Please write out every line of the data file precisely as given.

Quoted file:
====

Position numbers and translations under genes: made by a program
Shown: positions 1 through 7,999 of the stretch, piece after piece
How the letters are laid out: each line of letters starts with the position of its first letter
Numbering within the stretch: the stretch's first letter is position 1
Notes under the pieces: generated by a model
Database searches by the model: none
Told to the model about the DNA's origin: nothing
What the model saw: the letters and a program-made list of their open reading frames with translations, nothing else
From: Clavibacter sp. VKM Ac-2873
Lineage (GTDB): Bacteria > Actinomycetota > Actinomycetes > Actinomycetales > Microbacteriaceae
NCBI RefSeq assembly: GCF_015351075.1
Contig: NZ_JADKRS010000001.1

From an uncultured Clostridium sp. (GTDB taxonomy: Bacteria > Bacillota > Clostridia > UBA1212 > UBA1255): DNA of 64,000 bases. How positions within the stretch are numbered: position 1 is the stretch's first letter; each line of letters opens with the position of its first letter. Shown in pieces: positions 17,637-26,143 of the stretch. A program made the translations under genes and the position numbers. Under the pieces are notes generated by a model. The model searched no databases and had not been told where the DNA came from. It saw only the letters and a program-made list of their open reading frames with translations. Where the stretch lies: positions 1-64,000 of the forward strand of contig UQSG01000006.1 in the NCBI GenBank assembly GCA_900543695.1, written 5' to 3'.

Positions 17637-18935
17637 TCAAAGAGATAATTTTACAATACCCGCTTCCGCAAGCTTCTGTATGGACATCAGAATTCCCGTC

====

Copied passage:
Position numbers and translations under genes: made by a program
Shown: positions 1 through 7,999 of the stretch, piece after piece
How the letters are laid out: each line of letters starts with the position of its first letter
Numbering within the stretch: the stretch's first letter is position 1
Notes under the pieces: generated by a model
Database searches by the model: none
Told to the model about the DNA's origin: nothing
What the model saw: the letters and a program-made list of their open reading frames with translations, nothing else
From: Clavibacter sp. VKM Ac-2873
Lineage (GTDB): Bacteria > Actinomycetota > Actinomycetes > Actinomycetales > Microbacteriaceae
NCBI RefSeq assembly: GCF_015351075.1
Contig: NZ_JADKRS010000001.1

From an uncultured Clostridium sp. (GTDB taxonomy: Bacteria > Bacillota > Clostridia > UBA1212 > UBA1255): DNA of 64,000 bases. How positions within the stretch are numbered: position 1 is the stretch's first letter; each line of letters opens with the position of its first letter. Shown in pieces: positions 17,637-26,143 of the stretch. A program made the translations under genes and the position numbers. Under the pieces are notes generated by a model. The model searched no databases and had not been told where the DNA came from. It saw only the letters and a program-made list of their open reading frames with translations. Where the stretch lies: positions 1-64,000 of the forward strand of contig UQSG01000006.1 in the NCBI GenBank assembly GCA_900543695.1, written 5' to 3'.

Positions 17637-18935
17637 TCAAAGAGATAATTTTACAATACCCGCTTCCGCAAGCTTCTGTATGGACATCAGAATTCCCGTC